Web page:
On a sultry, spring evening in Donna, Texas, Tyrone Armstrong ambled home from the Sunshine Bar. About two blocks from his apartment, he stumbled upon the body of Rafael Castelan, an acquaintance. Castelan lay almost dead by a sidewalk outside his public housing. Armstrong, recognizing Castelan and seeing a bloody, gaping wound in Castelan’s throat, helped the victim to his feet and attempted to walk him to a nearby hospital. By the time Armstrong had assisted Castelan half a block, his shirt and his pants were soaked in Castelan’s blood. Just at that moment, two people driving their van to the local grocery store came upon Armstrong and Castelan. Misinterpreting what they were witnessing, they drove their van at Armstrong and called the police. Armstrong panicked and fled the scene. He was later found by the police back at the Sunshine Bar. He was arrested and charged with the capital murder of Rafael Castelan. Armstrong maintained his innocence throughout hours of intensive interrogation by the Donna Police Department. Nonetheless, Armstrong was tried, convicted, and sentenced to die for the murder of Rafael Castelan.
The entire process from arrest to criminal charge, to trial, conviction, and death sentence took just over six months. Armstrong’s court-appointed lawyers did nothing to prepare Armstrong’s defense. Their entire investigation consisted of hiring an investigator who spoke only to the two eyewitnesses whose stories constantly evolved as the process went along. Armstrong’s original lawyers did not investigate the facts and circumstances of the crime or the victim and his known drug dealing. Nor did they conduct any forensic testing on any of the physical evidence related to the murder scene or to Armstrong’s attempt to rescue Rafael Castelan. The defense attorneys also did not investigate Armstrong’s background or put on a mitigation case at the sentencing phase of Armstrong’s trial. During the guilt phase that proceeded the sentencing phase, Armstrong’s lawyers did not call a single witness to the stand. Rather, their defense consisted of cross-examination of prosecution witnesses that served simply to reiterate the prosecution’s theory.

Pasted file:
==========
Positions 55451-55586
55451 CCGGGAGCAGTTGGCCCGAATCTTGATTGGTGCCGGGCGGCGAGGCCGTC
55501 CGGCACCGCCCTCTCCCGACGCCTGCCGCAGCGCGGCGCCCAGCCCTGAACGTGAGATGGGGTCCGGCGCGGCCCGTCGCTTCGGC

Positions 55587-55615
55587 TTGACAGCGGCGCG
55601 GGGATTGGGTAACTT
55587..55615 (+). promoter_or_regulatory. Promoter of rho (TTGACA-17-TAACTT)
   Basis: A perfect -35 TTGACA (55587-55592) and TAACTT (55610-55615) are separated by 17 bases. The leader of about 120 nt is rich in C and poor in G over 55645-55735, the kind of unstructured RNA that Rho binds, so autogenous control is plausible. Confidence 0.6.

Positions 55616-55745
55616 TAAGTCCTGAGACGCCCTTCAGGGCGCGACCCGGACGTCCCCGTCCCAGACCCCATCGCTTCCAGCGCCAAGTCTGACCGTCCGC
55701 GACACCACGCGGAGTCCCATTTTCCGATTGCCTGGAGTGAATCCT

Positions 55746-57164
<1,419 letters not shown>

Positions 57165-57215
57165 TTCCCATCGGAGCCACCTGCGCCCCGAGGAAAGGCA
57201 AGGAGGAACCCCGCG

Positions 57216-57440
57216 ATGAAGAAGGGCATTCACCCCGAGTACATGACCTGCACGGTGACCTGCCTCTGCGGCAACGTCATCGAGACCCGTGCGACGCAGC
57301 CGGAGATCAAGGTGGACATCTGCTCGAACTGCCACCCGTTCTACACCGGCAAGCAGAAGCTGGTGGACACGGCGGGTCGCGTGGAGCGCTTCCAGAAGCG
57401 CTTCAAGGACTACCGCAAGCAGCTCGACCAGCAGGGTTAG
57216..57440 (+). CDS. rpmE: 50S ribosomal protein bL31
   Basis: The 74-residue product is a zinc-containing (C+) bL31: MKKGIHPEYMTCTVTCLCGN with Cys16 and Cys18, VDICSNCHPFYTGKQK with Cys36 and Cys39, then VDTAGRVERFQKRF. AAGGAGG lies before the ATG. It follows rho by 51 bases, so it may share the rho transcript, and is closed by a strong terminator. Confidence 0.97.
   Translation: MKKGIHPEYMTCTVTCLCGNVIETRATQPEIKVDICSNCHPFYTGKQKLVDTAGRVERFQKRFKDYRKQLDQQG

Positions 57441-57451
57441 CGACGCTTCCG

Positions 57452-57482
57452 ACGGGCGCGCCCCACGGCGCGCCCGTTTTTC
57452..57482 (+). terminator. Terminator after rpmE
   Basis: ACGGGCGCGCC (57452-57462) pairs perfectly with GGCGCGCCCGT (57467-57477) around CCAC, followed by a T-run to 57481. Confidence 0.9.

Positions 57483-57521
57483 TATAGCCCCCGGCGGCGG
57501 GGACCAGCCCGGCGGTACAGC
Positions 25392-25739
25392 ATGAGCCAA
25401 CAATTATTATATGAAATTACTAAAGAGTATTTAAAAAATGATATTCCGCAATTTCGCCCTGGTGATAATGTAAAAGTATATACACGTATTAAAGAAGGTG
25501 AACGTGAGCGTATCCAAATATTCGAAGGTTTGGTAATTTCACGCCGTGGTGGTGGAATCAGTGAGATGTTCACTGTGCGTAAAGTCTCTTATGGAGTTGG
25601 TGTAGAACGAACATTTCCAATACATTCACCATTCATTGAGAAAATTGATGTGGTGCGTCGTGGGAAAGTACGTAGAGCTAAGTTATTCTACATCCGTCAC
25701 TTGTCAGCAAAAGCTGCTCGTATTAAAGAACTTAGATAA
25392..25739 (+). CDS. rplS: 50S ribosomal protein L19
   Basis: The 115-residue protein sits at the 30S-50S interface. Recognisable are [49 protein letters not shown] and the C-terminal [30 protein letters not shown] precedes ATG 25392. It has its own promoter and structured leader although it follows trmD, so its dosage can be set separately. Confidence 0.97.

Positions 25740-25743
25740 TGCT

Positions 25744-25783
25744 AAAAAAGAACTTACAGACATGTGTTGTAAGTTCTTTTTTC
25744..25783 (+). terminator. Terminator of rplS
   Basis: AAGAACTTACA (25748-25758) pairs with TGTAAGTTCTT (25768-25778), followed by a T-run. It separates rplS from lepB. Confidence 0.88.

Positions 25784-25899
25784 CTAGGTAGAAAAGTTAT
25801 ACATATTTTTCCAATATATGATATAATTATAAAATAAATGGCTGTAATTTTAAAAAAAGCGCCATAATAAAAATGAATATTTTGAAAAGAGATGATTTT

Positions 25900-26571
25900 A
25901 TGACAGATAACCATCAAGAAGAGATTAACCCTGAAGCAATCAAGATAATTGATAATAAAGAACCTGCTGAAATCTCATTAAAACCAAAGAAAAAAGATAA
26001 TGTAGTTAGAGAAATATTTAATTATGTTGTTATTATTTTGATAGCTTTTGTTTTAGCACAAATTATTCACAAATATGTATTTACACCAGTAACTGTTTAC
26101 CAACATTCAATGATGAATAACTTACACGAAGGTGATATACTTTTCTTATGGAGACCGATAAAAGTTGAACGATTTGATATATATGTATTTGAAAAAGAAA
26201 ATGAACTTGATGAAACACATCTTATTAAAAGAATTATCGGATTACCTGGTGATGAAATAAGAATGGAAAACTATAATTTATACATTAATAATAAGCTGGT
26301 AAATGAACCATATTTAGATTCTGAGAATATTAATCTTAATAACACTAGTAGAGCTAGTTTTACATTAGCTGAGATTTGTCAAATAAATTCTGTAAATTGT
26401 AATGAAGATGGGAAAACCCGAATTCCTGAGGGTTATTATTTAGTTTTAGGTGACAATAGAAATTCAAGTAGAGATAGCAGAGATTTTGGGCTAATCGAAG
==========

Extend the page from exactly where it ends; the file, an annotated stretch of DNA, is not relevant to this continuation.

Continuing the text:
In early 2007, the American Bar Association Death Penalty Representation Project contacted Maslon to represent Tyrone Armstrong. Maslon undertook his representation pro bono. Led by David Schultz
, a team of attorneys including Mike McCarthy
, Catherine Ahlin
, Haley Schaffer
, Nicole Narotzky
, and Julian Zebot
began to dig into Armstrong’s case. They uncovered forensic evidence and eye witness statements that tended to exonerate Armstrong and to verify his version of events. They conducted forensic analysis on physical evidence from the scene that similarly pointed not to Armstrong, but to someone else as the murderer. They uncovered evidence that Rafael Castelan was killed in a drug deal gone bad. Maslon lawyers delved into the story of Armstrong’s horrific childhood and found evidence of his organic brain injury—a medical fact that is critical to both guilt/innocence and penalty mitigation—all of which should have been introduced at the sentencing phase of Armstrong’s trial.
In February, 2009, Maslon filed a petition for a writ of habeas corpus on the grounds that Armstrong is actually innocent of the crime charged and that, in the process of defending his case, Armstrong received patently ineffective assistance of counsel at every stage of the proceedings. That petition is currently pending before the Hidalgo County District Court, five years later, the result of Maslon’s effort thus far is profound: Armstrong is still alive after half a dozen years on death row in Texas.